Amazon SageMaker announces a price reduction by up to 14% on instances and SageMaker Savings Plans with up to 64% cost saving – SageMaker of course goes off and does its own thing rather than integrating with the overarching Savings Plan. This is ill-considered. Take the classic example of RDS and EC2, with separate Reserved Instance options. If you were running your databases on top of EC2, and wanted to stop managing them yourself by moving to RDS, you were economically “trapped” because you’d already committed to the EC2 instances you were using. I greatly dislike reservation commitments precluding the best architectural options. Consider that folks who were doing Machine Learning experiments on EC2 can’t just pass that discounting on when they use SageMaker; this choice will in some cases preclude SageMaker adoption.

Announcing general availability of Amazon Redshift native console integration with partners – Ads for third party services continue to appear in the AWS console; no word yet on getting a link to The Duckbill Group in the billing console.

AWS Cloud9 now supports Amazon Linux 2 environments – Three and a half years after it was announced, Amazon Linux 2 expands into the new market of… a product team that lives down the hall from them.

AWS Control Tower now provides configurable naming during Landing Zone setup – AWS admits that they’re terrible at naming things, and solves it in the most Amazonian way possible: making it the customer’s problem.

As IT becomes decentralized, the gulf between operations and applications teams keeps getting wider, putting your application performance at risk. In my session at the Apps ON Cloud Summit, hosted by Turbonomic, I’ll share what I’ve learned from being in the room for far too many heated arguments and give you my best tips for addressing cultural silos.

In other sessions you’ll hear from Kelsey Hightower, Ned Bellavance, and Jo Peterson, who are sure to have different opinions about problem solving than I do.

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You now can use AWS CloudTrail to log Amazon DynamoDB Streams data-plane API activity – DynamoDB Streams itself effectively logs DynamoDB data-plane API activity as the core definition of what the service is and does, so now it’s turtles all the way down.

Reduce Operational Load using AWS Managed Services for your Data Solutions – “Running cloud services adds toil, let AWS run them for you” is almost identical to the original pitch for moving workloads out of your data centers and into AWS itself.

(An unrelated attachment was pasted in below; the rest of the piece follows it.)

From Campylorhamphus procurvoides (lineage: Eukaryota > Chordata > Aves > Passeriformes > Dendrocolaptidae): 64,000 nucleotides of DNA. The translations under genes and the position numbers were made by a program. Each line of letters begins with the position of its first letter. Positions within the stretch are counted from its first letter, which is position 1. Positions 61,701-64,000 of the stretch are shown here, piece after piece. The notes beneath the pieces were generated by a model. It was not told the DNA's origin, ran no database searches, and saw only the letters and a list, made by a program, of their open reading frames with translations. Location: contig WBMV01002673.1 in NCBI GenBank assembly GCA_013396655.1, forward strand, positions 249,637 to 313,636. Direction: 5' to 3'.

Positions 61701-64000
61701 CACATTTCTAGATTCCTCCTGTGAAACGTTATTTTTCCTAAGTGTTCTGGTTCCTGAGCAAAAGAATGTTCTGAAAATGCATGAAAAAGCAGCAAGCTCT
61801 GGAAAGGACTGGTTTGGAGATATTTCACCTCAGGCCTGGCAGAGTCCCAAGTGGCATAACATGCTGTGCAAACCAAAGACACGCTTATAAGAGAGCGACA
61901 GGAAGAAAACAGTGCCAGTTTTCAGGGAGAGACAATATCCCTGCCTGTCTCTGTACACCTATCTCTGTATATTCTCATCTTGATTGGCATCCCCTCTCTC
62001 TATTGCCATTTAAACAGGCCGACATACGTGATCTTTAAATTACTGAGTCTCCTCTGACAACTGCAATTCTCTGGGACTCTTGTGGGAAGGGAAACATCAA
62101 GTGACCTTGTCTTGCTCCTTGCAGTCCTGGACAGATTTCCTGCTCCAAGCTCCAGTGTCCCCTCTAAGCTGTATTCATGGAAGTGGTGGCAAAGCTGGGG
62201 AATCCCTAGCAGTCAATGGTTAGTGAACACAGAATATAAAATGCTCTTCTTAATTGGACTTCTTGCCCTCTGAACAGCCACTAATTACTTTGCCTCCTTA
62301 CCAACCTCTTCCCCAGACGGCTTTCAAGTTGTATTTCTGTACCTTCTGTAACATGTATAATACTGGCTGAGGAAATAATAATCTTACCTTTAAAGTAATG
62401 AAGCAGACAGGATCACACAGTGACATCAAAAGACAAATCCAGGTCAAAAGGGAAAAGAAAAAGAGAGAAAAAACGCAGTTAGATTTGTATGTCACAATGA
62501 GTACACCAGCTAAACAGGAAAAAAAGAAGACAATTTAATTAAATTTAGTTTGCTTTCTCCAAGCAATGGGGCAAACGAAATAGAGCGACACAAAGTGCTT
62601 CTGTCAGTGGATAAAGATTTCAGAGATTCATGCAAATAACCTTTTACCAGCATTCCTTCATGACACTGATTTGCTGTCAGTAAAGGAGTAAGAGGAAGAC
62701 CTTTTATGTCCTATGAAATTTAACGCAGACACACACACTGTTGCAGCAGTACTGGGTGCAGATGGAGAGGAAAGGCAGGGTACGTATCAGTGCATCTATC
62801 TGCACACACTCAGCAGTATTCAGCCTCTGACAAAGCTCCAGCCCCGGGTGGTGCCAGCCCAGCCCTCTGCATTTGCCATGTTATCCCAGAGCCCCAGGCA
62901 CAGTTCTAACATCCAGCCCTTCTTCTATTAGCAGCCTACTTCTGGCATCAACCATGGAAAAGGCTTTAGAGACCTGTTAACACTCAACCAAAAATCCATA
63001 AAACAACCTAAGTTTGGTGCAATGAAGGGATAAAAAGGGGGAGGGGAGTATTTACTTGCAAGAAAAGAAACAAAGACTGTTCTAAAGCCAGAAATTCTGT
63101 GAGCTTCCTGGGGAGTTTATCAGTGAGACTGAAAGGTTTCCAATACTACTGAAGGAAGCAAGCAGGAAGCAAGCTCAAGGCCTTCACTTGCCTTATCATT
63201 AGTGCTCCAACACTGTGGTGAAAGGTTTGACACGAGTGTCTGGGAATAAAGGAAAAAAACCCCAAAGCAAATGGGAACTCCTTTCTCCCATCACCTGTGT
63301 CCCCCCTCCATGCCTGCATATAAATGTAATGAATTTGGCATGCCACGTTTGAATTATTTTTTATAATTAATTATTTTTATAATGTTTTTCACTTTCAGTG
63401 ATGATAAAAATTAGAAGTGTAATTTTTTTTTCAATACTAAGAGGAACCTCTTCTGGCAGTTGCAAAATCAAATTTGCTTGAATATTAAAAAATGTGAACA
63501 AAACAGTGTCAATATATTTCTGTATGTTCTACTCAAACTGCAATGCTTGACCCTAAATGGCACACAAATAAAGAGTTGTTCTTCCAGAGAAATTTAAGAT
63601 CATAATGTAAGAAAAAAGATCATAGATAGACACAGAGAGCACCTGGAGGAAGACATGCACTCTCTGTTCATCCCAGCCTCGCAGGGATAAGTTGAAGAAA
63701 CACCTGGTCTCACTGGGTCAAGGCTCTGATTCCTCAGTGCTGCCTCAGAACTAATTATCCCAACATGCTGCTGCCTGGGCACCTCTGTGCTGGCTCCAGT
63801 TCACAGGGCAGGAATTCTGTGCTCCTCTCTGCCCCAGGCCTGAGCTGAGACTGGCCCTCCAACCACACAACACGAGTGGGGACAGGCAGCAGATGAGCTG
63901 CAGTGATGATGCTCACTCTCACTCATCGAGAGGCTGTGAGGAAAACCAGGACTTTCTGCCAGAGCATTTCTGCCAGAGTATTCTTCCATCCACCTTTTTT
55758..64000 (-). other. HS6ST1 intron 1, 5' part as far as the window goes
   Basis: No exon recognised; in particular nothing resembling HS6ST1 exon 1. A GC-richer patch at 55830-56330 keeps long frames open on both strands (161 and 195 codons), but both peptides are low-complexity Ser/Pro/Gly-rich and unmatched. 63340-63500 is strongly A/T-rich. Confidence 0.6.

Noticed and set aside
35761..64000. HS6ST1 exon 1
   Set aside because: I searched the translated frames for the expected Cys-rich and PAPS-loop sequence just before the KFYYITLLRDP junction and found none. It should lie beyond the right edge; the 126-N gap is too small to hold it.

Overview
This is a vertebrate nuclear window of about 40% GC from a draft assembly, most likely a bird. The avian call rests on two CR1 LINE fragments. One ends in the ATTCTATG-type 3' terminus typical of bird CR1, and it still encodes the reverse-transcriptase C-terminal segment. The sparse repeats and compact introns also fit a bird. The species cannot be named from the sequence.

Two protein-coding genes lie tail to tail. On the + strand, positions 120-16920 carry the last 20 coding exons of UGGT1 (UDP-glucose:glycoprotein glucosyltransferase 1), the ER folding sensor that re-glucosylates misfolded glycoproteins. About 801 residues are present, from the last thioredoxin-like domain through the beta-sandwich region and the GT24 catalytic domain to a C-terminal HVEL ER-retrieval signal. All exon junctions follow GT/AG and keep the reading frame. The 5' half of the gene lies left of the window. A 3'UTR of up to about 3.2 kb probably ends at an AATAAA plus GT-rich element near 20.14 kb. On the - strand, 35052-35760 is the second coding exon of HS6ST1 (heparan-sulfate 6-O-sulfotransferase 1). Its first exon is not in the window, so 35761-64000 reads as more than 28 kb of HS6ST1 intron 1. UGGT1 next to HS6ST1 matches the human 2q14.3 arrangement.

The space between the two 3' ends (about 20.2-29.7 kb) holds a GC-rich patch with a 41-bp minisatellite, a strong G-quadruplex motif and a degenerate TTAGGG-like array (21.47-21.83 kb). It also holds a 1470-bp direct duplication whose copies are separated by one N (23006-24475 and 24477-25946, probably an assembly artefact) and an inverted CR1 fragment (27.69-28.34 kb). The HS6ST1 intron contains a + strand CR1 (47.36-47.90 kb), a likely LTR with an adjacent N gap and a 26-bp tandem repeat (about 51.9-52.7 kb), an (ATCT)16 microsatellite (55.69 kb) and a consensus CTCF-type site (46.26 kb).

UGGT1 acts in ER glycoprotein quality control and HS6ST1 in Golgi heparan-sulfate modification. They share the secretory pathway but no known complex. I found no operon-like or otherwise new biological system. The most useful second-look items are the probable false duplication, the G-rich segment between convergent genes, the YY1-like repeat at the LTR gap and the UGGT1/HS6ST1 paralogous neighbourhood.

Monitoring and troubleshooting with Amazon Chime SDK meeting events – It took some close reading of this article to realize that “meeting events” means something very different to the Chime SDK team than it does the rest of the world.

Anomaly Detection in Amazon WorkSpaces – While the cheap shot is “using Amazon WorkSpaces itself is basically an anomaly,” I really like the service and wish more people knew it existed.

Introducing AWS Toolkit for Visual Studio support for AWS SSO and Assume Role with MFA – Slowly but surely the developer ecosystem is recovering from the “Multiple AWS accounts now recommended” blast almost a decade ago.

Offer employees flexible work arrangements while maintaining a secure game pipeline – I’m glad that Amazon is making public posts about how to better accommodate employees.

Perform medical transcription analysis in real-time with AWS AI services and Twilio Media Streams – I misread “Twilio” as “Twitch” and wondered what the blue hell kind of livestream medical diagnosis the youth were up to now.

AWS CloudTrail Best Practices – And not once is “have one trail for management events, then filter those results and send duplicates elsewhere via other means unless you enjoy paying $2.00 per 100,000 management events starting with the second trail” mentioned.

How the cloud is helping remove barriers to addressing climate change – AWS has an entire marketing page that’s specific to helping oil and gas companies, but sure; go off.


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Netflix’s consoleme is getting pretty nice at managing permissions and access cross-account.

… and that’s what happened Last Week in AWS.